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SMSFs warned on potential pitfalls with Airbnb rentals

SMSFs warned on potential pitfalls with Airbnb rentals

House property
Miranda Brownlee
28 February 2019 — 1 minute read

While there is nothing in superannuation law preventing an SMSF from providing host services such as Airbnb, there are some critical compliance boxes to tick off first, according to an SMSF audit firm.

In an online article, Reliance Auditing Services said that the uptake of host services such as Airbnb is increasing, and some SMSF clients may be contemplating using properties owned by SMSFs for Airbnb.

The audit firm said that there are some important compliance aspects relating to paperwork and record-keeping that need to be managed, though, to ensure none of the SIS regulations are breached.


“The trustee needs to review the investment strategy of the SMSF and ensure it allows for the risks associated with this type of rental arrangement along with the asset liquidity issues,” the audit firm explained.

“While rents received from this hosting service is normally much higher than long-term renting, it is important to have the investment strategy documented appropriately.”

SMSF professionals and their clients should also check the insurance level for the property and ensure it is appropriate to protect the fund’s assets.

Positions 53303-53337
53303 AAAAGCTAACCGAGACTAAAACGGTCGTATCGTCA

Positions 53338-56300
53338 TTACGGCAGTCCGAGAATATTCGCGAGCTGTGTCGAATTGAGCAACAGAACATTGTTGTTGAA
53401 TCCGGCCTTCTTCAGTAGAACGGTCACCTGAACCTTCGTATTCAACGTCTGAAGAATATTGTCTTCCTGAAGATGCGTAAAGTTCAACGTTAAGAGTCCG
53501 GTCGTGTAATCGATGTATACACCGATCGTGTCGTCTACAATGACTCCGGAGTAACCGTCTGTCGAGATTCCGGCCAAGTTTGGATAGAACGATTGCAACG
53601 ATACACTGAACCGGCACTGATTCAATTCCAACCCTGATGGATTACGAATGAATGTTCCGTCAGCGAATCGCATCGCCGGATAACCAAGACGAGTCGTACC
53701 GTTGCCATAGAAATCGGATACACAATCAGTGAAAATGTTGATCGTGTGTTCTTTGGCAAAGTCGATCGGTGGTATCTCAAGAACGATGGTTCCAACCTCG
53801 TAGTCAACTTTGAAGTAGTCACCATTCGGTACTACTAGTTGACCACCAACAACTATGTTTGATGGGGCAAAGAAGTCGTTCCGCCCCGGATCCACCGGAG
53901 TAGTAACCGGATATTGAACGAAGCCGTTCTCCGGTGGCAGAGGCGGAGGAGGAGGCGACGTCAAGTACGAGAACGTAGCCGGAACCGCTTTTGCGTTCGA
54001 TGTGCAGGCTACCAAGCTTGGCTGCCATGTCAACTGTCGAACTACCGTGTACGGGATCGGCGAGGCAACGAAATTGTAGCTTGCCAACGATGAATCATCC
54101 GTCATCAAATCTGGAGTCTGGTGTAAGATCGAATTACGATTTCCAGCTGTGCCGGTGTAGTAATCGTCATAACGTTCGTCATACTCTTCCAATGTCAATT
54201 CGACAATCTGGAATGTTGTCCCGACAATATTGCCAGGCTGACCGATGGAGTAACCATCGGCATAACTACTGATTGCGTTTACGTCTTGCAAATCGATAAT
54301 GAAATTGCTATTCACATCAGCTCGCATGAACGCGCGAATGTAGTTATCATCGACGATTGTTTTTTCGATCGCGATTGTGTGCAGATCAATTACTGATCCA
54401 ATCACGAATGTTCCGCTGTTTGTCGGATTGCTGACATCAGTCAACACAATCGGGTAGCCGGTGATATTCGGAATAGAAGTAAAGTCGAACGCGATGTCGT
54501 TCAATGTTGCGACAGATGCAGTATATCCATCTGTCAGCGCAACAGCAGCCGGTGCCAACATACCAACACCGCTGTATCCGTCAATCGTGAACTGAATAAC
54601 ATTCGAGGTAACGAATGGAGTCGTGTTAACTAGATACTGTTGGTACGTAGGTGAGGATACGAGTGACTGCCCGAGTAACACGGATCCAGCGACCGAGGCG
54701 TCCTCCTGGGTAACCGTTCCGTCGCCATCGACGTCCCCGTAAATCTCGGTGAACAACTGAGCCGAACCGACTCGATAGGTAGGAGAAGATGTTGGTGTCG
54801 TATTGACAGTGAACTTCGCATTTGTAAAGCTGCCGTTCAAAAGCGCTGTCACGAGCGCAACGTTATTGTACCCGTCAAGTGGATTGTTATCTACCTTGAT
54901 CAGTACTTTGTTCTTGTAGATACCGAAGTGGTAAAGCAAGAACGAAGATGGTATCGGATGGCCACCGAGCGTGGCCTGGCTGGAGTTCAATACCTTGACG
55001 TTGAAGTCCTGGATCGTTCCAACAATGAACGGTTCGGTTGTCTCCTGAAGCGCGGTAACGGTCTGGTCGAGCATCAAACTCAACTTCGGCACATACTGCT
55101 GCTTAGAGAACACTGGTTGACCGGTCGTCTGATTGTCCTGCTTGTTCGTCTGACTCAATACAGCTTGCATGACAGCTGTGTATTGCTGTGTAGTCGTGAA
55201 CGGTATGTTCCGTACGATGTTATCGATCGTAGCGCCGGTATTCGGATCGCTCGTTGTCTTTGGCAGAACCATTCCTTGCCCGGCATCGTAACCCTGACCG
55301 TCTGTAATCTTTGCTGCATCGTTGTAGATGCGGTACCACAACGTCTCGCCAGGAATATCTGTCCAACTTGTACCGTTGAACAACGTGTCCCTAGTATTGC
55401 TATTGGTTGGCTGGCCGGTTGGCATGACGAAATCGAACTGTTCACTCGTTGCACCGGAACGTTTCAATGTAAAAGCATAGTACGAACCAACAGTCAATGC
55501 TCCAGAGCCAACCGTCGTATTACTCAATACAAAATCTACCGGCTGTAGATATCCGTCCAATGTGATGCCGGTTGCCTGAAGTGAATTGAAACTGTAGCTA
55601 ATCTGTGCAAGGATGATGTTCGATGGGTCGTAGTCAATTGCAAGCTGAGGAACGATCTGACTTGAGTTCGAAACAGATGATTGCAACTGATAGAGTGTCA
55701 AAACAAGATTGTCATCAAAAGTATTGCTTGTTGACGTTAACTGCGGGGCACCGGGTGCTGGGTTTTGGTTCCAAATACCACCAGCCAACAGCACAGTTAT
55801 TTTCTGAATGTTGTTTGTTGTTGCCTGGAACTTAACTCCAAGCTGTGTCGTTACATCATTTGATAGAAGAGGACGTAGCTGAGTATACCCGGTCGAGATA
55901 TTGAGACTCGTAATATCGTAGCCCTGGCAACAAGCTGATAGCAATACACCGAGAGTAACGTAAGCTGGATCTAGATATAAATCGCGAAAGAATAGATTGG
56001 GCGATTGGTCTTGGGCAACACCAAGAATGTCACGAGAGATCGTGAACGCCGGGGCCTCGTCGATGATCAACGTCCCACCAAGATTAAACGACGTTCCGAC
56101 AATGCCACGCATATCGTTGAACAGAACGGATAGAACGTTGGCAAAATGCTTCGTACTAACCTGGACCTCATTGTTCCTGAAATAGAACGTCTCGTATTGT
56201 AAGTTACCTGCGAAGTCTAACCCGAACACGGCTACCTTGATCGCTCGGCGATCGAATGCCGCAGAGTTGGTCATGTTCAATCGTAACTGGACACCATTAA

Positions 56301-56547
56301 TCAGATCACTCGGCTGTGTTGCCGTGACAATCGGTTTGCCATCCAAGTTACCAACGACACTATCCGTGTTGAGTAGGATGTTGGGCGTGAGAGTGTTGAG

It is also important to keep the in-house asset rules in mind, it said, which means that no one associated with the fund — including the members, their relatives or other associates — can use the property.

“Where trustees self-manage the property, it is important to remember here that SMSF trustees are not allowed to receive remuneration for services performed in relation to the fund,” it said.

“In addition, watch out for acquiring assets from related parties such as renovation services or repair and maintenance done to the property.”

GST is another important consideration, according to Reliance Auditing.

“An Airbnb property may be regarded as a commercial residential premise in a sharing economy. In the ATO ruling GSTR 2012/6, it states that if the SMSF trustee’s intention is to list the property on Airbnb and the property has the characteristics of a hotel room, the property may be regarded as commercial residential premises,” the audit firm explained.

“If the ATO deems the SMSF to be providing commercial residential accommodation, then it will treat the SMSF Airbnb activities in the same way as hotels and motels, meaning that the rent could trigger a GST liability for the SMSF. Therefore, if the estimated annual turnover is over $75,000, the SMSF will have to be registered for GST with the ATO.”

SMSFs warned on potential pitfalls with Airbnb rentals
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